Objects of Desire: The Films of Luis Buñuel

Objects of Desire: The Films of Luis Buñuel

This retrospective includes more than 20 of Buñuel’s most accomplished films, both canonical screen classics and underappreciated rarities.

Robinson Crusoe (aka The Adventures of Robinson Crusoe)

Buñuel’s first English-language film brings Daniel Defoe’s classic novel to the screen, and earned Irish-born actor Dan O’Herlihy a Best Actor Oscar nomination for his portrayal of the eponymous castaway. A surprisingly accessible film by Buñuelian standards, the film nevertheless finds the heart of darkness within Defoe’s chronicle of an English sailor shipwrecked on a slaving expedition between Brazil and western Africa.

Los Olvidados (The Young and The Damned)

The masterpiece from Buñuel’s Mexican years, Los Olvidados was initially savaged by Mexican critics who faulted the film for its unapologetic depiction of savagery among Mexico City’s disenfranchised youth and other unchecked social ills. Championed by poet Octavio Paz, then Mexico’s cultural ambassador to France, the film was selected for the 1951 Cannes Film Festival where Buñuel won Best Director, reintroducing him to the world stage and reigniting his stalled film career. A unique blend of Italian-style neorealism, with its real locations and non-professional cast, and Buñuel’s trademark surrealism, most spectacularly in a slow-motion Freudian nightmare that is one of the director’s most iconic scenes.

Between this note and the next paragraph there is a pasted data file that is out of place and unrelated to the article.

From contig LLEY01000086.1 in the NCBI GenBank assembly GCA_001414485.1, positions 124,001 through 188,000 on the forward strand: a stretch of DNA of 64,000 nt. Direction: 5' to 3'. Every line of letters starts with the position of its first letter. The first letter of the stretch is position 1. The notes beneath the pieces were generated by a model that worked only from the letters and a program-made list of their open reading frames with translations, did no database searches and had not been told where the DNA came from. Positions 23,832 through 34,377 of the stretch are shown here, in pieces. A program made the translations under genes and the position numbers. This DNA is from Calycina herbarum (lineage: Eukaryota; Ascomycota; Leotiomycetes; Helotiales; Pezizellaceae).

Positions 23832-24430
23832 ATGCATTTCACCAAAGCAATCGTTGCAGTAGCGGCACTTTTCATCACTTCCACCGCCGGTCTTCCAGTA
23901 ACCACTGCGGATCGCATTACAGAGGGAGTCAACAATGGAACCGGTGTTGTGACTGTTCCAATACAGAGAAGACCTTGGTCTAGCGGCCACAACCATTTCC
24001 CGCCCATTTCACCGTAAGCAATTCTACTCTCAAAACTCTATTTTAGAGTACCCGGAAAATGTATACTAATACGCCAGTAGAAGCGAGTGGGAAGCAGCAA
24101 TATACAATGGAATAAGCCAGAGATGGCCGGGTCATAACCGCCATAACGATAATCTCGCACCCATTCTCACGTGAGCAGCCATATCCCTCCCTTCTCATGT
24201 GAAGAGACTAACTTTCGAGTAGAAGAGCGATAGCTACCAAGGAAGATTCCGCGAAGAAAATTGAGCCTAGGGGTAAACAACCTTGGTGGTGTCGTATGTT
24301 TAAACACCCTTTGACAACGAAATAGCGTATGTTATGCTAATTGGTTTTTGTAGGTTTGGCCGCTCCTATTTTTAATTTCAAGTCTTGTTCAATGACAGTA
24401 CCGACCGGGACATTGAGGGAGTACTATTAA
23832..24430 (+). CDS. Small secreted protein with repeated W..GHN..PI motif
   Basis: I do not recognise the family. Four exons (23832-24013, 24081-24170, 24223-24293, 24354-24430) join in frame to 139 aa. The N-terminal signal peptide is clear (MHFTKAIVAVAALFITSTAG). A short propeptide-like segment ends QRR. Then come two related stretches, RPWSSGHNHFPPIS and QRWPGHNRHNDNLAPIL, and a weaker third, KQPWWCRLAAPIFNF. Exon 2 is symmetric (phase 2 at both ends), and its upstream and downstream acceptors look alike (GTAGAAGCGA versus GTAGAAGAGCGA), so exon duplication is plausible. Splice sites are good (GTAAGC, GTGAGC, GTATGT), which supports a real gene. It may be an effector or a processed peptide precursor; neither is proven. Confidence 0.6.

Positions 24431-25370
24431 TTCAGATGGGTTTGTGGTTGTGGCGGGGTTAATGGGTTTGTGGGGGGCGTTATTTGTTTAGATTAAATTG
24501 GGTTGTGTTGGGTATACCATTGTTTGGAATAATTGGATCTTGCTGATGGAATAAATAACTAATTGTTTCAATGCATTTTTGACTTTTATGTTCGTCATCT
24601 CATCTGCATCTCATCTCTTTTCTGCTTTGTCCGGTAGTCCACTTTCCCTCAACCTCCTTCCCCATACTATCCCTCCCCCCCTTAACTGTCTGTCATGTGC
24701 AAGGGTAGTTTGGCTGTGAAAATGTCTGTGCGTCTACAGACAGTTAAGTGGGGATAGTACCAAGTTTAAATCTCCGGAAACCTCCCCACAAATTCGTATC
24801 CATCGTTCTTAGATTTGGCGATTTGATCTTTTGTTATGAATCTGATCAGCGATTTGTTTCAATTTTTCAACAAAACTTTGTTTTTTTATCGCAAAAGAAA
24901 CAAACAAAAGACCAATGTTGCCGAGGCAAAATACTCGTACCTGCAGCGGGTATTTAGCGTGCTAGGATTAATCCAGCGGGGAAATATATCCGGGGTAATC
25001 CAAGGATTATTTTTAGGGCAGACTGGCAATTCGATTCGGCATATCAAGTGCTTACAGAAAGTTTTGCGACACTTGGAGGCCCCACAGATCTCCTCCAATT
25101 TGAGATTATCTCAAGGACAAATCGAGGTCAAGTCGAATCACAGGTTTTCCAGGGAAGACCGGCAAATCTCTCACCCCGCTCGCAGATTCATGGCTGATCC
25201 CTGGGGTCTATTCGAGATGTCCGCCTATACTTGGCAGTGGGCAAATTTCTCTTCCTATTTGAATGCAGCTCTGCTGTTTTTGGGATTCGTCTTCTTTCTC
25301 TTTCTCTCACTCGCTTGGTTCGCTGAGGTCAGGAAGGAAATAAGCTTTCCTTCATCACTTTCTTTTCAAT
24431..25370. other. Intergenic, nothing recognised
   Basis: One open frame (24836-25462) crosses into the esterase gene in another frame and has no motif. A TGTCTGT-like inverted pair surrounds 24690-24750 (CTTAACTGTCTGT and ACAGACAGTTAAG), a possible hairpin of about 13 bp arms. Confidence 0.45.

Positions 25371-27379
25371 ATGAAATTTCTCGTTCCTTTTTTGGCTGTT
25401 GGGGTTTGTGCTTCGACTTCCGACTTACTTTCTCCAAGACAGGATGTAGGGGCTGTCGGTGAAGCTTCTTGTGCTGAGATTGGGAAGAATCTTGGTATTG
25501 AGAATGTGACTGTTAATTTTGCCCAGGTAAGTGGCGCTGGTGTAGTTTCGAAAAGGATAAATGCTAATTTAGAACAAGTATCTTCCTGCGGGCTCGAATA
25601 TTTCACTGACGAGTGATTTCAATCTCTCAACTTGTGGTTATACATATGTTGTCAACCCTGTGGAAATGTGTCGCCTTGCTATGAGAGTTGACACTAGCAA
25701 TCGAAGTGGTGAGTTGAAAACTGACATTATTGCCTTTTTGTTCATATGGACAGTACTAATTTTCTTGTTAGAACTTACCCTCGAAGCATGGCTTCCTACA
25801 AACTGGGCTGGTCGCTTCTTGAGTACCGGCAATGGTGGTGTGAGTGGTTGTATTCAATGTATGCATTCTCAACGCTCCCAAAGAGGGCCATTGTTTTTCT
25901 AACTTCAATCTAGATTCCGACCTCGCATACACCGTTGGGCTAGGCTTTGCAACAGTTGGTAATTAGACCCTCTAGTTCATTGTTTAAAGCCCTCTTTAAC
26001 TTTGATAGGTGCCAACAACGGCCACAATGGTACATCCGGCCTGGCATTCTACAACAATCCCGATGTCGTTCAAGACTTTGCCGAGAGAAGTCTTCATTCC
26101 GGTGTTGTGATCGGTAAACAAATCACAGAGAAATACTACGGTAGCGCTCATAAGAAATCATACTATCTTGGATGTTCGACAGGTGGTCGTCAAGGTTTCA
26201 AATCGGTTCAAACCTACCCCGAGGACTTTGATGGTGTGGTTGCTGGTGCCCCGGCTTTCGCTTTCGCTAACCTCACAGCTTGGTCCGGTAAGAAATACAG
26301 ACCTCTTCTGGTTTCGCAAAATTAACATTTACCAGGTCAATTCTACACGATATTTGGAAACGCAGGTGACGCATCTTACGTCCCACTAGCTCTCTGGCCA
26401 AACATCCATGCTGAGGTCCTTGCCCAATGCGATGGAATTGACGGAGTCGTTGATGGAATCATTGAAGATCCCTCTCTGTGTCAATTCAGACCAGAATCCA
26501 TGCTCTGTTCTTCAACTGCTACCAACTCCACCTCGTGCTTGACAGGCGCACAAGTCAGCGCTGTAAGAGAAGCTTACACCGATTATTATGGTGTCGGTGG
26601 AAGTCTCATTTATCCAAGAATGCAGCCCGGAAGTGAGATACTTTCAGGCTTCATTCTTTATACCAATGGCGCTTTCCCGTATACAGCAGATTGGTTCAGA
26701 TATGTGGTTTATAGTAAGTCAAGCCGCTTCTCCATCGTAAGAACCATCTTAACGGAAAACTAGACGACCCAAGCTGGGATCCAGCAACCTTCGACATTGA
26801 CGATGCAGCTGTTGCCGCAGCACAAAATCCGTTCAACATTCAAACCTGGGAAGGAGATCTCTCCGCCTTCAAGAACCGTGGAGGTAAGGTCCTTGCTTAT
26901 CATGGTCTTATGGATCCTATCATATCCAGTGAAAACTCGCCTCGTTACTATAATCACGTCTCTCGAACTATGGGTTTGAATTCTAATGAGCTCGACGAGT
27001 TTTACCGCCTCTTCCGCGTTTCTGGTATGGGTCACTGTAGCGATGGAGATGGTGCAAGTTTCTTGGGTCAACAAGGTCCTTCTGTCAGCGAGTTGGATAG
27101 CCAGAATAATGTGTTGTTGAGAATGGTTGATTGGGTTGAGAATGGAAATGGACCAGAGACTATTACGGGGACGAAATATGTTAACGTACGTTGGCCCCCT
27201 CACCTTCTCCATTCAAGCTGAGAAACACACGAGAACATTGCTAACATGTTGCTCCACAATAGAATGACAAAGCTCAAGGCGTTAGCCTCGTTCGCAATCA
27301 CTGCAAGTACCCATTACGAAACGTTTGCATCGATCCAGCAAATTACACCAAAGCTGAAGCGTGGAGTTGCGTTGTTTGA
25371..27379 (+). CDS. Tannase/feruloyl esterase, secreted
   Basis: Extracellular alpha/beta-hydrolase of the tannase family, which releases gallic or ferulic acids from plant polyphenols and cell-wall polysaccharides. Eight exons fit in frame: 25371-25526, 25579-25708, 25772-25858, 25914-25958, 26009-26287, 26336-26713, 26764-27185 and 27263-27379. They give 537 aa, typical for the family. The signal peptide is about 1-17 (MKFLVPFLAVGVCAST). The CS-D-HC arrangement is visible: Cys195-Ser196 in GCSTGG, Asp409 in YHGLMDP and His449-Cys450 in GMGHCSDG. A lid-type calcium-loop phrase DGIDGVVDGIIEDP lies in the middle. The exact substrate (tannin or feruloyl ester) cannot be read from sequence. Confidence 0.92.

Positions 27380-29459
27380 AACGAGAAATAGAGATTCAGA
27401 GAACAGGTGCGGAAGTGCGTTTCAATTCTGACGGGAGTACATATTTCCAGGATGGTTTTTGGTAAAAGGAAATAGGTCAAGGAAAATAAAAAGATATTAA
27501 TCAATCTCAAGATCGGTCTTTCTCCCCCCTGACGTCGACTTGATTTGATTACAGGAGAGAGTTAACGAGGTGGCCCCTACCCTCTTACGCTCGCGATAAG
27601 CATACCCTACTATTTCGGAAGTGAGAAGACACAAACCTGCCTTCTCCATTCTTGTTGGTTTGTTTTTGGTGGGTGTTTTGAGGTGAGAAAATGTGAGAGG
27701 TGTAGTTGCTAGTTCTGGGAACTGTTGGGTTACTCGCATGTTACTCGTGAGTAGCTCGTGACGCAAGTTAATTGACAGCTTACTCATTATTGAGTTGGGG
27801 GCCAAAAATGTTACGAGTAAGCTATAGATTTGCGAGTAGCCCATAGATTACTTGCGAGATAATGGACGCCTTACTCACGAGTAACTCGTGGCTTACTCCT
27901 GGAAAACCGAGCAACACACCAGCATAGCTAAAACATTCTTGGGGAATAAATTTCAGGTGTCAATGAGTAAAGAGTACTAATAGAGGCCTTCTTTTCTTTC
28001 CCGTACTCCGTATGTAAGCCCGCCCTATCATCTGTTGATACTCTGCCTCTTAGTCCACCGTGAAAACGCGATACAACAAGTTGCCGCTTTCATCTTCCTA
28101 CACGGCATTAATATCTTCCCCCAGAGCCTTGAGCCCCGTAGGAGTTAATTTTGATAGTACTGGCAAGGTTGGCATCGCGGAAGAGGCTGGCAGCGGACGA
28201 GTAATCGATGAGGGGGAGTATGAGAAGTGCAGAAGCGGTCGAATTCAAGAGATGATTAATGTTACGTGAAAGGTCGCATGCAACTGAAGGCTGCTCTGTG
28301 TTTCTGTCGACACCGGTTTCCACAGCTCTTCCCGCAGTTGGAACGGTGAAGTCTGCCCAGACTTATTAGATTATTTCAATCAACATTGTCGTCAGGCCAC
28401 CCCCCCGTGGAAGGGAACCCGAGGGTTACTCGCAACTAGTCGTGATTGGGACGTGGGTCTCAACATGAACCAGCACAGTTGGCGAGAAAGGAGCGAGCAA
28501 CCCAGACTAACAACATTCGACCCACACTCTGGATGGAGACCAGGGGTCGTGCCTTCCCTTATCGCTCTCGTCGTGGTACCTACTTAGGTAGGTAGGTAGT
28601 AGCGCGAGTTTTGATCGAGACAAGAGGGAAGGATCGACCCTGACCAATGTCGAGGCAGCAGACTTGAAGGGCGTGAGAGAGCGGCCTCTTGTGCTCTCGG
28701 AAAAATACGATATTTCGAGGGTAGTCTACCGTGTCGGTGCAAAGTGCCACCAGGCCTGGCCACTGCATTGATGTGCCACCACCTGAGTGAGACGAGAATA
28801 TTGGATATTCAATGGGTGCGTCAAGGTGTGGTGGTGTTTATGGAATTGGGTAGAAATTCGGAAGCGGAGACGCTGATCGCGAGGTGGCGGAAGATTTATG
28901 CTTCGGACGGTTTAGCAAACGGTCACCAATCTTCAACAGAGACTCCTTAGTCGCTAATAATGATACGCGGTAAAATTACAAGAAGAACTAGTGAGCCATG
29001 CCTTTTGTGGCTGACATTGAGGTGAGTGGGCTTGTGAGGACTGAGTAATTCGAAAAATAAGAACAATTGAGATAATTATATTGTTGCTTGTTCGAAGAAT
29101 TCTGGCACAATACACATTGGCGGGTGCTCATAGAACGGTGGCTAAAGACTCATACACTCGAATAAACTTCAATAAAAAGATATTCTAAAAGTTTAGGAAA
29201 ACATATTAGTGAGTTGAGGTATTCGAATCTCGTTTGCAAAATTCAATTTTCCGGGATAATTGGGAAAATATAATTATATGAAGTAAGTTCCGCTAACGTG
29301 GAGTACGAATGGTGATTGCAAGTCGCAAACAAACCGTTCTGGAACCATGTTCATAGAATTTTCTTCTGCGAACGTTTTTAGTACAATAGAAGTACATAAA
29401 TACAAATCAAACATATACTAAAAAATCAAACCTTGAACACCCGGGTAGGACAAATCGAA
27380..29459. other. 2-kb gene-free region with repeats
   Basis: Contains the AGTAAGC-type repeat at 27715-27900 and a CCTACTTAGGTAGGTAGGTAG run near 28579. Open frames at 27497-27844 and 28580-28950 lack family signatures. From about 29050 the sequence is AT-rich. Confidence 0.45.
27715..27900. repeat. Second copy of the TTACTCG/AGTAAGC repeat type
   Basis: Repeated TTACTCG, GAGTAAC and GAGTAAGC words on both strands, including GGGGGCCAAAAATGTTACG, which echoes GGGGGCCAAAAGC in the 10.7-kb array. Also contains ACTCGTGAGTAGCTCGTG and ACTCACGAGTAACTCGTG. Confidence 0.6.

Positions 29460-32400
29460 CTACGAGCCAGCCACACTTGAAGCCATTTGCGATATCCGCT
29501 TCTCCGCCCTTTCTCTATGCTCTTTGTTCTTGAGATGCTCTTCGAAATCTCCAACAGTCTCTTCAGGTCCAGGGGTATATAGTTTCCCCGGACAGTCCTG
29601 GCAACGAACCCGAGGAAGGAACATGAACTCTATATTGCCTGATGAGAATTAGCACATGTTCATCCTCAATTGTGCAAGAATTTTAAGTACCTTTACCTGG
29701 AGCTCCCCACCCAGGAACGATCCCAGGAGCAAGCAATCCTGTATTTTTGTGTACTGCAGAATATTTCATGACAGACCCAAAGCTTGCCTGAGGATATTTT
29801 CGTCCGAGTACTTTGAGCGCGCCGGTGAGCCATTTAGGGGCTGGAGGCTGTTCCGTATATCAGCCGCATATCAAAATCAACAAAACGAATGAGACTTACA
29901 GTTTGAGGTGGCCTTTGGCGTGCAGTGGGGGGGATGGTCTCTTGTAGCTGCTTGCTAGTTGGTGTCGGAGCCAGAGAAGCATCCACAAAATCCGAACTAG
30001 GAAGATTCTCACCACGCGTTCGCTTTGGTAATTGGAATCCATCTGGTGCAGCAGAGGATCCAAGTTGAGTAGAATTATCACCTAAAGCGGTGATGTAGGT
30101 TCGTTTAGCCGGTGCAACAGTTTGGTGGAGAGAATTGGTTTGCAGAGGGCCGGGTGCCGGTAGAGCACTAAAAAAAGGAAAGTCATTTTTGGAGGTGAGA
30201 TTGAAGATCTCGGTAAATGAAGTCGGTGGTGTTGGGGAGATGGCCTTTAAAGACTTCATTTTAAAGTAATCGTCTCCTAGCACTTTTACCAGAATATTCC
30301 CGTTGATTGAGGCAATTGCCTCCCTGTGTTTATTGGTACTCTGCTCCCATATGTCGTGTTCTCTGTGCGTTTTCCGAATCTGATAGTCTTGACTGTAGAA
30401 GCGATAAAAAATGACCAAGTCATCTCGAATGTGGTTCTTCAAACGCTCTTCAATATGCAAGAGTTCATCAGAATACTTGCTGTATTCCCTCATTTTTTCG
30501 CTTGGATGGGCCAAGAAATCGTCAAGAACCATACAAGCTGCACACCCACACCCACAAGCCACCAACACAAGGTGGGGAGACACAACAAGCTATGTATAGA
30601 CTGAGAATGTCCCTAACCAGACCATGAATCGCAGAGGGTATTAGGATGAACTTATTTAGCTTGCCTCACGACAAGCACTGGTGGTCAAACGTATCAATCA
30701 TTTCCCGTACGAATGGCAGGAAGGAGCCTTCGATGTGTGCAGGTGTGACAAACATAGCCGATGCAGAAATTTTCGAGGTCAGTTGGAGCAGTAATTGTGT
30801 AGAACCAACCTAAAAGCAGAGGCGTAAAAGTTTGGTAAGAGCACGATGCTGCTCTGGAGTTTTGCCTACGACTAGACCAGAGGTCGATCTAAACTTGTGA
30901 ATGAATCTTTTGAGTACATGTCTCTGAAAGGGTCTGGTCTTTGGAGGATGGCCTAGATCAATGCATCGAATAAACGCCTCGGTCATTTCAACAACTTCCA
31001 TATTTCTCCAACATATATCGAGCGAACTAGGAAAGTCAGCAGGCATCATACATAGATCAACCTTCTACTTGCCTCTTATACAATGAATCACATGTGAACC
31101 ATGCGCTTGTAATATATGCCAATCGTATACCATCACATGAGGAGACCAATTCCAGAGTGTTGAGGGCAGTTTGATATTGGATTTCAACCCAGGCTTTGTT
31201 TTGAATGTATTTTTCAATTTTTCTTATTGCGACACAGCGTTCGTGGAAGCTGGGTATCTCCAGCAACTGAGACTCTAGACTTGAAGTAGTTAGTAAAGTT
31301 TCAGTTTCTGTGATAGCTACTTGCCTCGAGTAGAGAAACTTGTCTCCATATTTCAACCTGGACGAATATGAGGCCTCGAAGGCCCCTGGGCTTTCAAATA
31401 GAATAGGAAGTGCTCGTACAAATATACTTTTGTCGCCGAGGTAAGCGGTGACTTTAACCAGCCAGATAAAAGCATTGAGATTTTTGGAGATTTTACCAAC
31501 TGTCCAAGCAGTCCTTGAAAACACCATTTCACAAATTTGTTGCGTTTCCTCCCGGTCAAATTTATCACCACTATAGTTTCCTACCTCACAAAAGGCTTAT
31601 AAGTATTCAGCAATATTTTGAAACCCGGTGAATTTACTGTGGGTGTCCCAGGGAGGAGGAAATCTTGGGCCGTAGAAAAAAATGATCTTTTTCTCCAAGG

Susana (Susana, Demonio y Carne or The Devil and The Flesh)

Long an inmate in a reformatory for wayward girls, the sultry Susana (Rosita Quintana) prays to God for her freedom, and miraculously, he obliges on a rainy, windswept night. Finding refuge in the ranch home of kindly Don Guadalupe (Fernando Soler), the bewitching Susana proceeds to wreck the household from within, sowing discord among the Don, his wife and their son with her sexual predations and cunning lies. In its confluence of sexuality and destruction, the film is a precursor to Buñuel’s later and better-known films Belle de Jour and Tristana, not to mention Pasolini’s Teorema.

Fever Rises in El Pao (La Fièvre monte à El Pao)

  • On Wednesday, November 9 at 7 pm. At 4101 Reservoir Road, NW Washington, DC 20007 (Cultural services of the French Embassy.) Free, RSVP required.
  • Directed by Luis Buñuel, Mexico-France, 1959, 97 minutes. In French with English subtitles.

In a Latin America dictatorship, Governor Mariano Vargas is assassinated. His executive secretary, the idealistic Ramon Vasquez, who is in love with the widow Inés Rojas, is assigned director of security and in charge of the prison. When the new governor Alejandro Gual Miguel arrives in the island, he tries to eliminate his romantic rival as a revolution is brewing up in the country. But Inés knows the political games and manipulations. Fever Rises in El Pao is one of Luis Bunuel’s most critical political work.

Un chien Andalou (Un Perro Andaluz)

  • On Saturday November 12 at 4 pm. At the National Gallery. Presented in association with SPAIN arts & culture. Free.
  • Directed by Luis Buñuel and Salvador Dalí, France, 1929, 17 minutes. Silent with live accompaniment by Remate.